One thing's for sure, you never have to wait too long before another idiot steps to the fore - and the month of November is usually a fruitful time on the Walt front.
Roger Day from Earl Shilton, Leicestershire, committed the normal Walter Mitty mistakes and inadvertently created a worldwide media furore when he was photographed at a small, provincial Remembrance Day parade in Bedworth, Warwickshire. Not only did he wear an SAS beret but also a multitude of medals that in Real Life would have been impossible to have gained. The photograph, which appeared on an Air Cadets' website (amongst other pictures of the occasion) soon flagged up on ARRSE whereupon it was instantly derided. The image did the rounds and was passed on to the Gongpolizei who laughed and laughed until they could laugh no more.
He also came to notice in the local East Midlands Press. Questions were asked after organisers of the parade (which numbered about 600 ex-serviceman) rumbled something was not quite right. Day had taken part in a march past where well-wishers, who included the recently bereaved families of servicemen, had clapped and cheered. When Day was challenged he admitted the deception and disappeared, having annoyed a great deal of people. But who was he?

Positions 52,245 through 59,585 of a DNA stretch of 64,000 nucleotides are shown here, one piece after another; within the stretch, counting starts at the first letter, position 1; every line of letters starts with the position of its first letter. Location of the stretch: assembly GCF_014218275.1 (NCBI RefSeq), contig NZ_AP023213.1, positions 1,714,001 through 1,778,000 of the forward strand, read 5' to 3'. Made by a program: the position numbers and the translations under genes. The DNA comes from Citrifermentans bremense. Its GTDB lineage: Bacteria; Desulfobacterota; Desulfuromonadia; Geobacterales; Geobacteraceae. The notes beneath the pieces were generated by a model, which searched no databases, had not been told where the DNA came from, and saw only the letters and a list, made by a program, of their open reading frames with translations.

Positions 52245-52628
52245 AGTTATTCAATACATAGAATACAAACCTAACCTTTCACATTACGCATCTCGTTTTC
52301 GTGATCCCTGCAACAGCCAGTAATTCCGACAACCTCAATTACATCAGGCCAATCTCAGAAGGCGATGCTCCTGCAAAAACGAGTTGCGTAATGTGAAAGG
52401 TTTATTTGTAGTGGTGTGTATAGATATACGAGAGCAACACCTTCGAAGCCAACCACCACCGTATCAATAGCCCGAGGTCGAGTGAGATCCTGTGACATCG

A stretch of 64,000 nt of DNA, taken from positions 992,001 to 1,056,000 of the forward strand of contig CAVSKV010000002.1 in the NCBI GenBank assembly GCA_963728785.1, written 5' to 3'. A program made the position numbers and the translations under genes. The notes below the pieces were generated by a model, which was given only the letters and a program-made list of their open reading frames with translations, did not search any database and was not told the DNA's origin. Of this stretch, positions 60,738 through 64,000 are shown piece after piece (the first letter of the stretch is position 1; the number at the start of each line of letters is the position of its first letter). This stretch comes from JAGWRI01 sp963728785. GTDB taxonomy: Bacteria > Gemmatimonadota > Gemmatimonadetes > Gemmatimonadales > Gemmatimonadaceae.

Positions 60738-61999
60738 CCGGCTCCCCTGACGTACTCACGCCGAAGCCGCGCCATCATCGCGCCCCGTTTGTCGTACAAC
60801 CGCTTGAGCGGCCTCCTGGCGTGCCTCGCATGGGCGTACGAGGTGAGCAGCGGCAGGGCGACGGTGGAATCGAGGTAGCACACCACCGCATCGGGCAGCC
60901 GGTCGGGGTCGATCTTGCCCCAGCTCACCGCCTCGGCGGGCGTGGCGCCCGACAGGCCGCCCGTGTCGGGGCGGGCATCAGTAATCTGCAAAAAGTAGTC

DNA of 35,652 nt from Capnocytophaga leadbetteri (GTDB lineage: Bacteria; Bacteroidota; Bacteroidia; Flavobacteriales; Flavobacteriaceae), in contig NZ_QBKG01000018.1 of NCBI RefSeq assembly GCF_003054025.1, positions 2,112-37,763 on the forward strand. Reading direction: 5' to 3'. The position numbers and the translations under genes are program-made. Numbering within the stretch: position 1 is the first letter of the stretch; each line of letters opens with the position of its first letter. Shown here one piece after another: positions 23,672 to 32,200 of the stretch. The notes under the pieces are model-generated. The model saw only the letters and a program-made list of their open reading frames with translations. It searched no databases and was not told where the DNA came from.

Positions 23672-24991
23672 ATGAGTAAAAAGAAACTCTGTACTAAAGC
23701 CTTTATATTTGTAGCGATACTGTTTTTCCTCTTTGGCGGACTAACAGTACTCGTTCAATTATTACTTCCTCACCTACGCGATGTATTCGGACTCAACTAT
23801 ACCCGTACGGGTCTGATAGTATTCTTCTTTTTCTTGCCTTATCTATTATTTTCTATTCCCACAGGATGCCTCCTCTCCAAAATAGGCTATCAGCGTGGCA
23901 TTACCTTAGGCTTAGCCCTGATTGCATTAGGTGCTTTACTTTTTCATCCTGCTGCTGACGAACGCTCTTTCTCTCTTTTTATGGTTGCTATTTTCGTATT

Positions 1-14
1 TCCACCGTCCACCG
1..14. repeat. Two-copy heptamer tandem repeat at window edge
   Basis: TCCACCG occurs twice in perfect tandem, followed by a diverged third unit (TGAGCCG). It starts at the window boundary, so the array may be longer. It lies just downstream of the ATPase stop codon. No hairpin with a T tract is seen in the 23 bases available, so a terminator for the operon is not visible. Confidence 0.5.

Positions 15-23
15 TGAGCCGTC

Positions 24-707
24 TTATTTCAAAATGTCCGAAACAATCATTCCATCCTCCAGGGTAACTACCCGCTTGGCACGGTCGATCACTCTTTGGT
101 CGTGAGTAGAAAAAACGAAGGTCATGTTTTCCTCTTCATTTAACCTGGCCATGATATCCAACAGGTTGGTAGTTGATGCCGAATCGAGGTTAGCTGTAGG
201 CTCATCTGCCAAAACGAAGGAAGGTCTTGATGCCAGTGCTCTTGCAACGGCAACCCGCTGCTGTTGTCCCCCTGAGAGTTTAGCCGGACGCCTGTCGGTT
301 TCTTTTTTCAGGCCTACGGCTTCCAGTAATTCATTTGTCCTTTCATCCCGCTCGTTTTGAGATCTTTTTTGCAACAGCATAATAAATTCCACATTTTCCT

The mainstream media soon took interest after being prompted by the Waltenkommando and the hunt was on . The (then) unnamed impostor was soon identified. When grilled by journalists he denied he'd been rumbled by the parade's organisers and claimed he'd gone on for a few beers with some of his ex-SAS 'buddies'. [Like yer do.]
He Who Dares... Gets Noticed
The medals that Day wore were totally and utterly implausible and would have made him the most decorated soldier in the entire history of the British Army had he been genuine. Though cheap and obvious copies, it's what they represent not what they are. The gallantry decorations were as follows:
- DSO - Day decided to embellish this prestigious decoration with a Queen's Commendation. Wrong. Queen's Commendations are worn on the appropriate campaign medal or alone if no medal is associated with the award.
- MC - Day sported 'his' MC with a Mention-in-Dispatches. Wrong. See above.
- Cross for Military Valour - a French award. In any case, it was worn in the wrong order.
- QGM - Sorry Roger. Wrong order again.
- MM - See above.
- DCM - See above.
- MSM - See above.
Let's stop there shall we, as it's pretty pointless continuing. This is extremely poor walting skills - especially as the correct Order of Wear is easily sourced on the Internet. [You lazy cnut Roger!] He also sported various campaign awards such as a GSM, a South Atlantic Medal, a Gulf Medal and some Johnny Foreign tat - in the wrong order. As ever, if Roger had bothered to gen up on Walting With Confidence then he might have carried it off.
Who can tell. In 2007 Day had joined the Hinkley Ex-Services Club, and wasn't very forth coming about the unit he had served with. After being challenged he again admitted he wasn't genuine and wasn't seen again. He did the same down his local pub and did one sharpish after being challenged by an ex-squaddie who pinged his SAS lapel badge.